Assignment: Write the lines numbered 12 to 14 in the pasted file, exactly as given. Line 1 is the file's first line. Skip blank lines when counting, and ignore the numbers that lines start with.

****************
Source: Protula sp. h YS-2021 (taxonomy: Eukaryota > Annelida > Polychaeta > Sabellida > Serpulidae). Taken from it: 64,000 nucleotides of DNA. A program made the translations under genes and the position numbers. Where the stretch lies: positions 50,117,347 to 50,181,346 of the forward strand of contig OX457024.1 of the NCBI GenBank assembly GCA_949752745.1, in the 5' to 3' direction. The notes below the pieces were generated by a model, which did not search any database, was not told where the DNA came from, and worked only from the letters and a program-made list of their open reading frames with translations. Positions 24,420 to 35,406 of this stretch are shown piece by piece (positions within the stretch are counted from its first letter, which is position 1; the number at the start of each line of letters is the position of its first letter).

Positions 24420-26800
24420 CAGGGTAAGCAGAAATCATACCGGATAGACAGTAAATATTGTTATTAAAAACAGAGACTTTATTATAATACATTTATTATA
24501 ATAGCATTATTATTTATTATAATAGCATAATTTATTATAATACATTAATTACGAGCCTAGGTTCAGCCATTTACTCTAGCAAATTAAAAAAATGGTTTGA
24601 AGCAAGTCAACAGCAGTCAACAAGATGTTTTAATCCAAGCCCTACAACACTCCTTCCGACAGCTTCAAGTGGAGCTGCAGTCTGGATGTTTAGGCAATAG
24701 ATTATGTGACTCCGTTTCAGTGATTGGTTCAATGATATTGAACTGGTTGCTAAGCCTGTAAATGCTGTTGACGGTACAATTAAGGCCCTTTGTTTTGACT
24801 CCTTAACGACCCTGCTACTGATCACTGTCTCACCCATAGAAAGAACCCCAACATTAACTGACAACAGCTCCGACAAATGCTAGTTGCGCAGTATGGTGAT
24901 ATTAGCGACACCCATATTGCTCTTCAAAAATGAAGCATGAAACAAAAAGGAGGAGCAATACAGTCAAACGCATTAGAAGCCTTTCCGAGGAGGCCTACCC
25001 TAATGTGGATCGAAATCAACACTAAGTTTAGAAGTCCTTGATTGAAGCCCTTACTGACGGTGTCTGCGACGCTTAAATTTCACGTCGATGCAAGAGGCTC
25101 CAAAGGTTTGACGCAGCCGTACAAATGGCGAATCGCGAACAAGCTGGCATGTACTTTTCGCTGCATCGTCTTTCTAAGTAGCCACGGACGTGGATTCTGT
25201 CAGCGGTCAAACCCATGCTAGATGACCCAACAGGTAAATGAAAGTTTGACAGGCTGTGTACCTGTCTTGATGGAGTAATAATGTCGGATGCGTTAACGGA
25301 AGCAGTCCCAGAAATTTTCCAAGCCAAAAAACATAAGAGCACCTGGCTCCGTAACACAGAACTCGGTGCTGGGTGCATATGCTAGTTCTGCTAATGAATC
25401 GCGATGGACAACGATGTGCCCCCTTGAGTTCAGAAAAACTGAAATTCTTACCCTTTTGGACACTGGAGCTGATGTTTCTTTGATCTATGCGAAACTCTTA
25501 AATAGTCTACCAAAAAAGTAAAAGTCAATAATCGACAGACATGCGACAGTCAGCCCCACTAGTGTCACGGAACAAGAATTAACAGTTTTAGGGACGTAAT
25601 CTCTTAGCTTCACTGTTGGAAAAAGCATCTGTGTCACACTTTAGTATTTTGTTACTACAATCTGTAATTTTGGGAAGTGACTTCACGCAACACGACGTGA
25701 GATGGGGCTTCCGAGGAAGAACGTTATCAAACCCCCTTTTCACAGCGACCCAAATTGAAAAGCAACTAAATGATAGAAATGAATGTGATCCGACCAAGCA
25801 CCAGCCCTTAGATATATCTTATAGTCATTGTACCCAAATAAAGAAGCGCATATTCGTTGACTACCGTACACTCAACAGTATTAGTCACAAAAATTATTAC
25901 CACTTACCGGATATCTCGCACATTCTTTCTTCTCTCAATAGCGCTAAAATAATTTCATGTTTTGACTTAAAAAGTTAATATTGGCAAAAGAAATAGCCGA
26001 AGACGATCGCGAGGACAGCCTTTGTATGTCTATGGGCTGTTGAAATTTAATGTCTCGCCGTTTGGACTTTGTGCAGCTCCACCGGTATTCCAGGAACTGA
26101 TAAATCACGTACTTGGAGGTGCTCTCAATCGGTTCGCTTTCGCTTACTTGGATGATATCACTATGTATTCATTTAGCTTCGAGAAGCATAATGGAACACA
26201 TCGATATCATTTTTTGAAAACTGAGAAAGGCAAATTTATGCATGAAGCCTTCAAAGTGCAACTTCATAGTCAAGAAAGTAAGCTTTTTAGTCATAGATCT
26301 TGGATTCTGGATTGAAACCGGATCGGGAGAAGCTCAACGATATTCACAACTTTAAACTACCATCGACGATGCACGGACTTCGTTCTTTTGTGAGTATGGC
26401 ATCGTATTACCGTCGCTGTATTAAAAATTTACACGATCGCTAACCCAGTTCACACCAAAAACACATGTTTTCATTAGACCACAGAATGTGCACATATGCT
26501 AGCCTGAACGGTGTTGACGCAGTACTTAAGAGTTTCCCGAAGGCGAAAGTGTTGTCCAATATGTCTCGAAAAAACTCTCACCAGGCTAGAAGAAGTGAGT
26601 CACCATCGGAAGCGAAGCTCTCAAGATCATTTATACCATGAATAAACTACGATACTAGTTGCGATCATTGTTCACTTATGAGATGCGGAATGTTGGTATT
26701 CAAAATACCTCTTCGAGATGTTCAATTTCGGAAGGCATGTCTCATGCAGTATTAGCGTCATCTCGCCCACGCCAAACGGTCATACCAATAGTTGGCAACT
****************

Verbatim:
25301 AGCAGTCCCAGAAATTTTCCAAGCCAAAAAACATAAGAGCACCTGGCTCCGTAACACAGAACTCGGTGCTGGGTGCATATGCTAGTTCTGCTAATGAATC
25401 GCGATGGACAACGATGTGCCCCCTTGAGTTCAGAAAAACTGAAATTCTTACCCTTTTGGACACTGGAGCTGATGTTTCTTTGATCTATGCGAAACTCTTA
25501 AATAGTCTACCAAAAAAGTAAAAGTCAATAATCGACAGACATGCGACAGTCAGCCCCACTAGTGTCACGGAACAAGAATTAACAGTTTTAGGGACGTAAT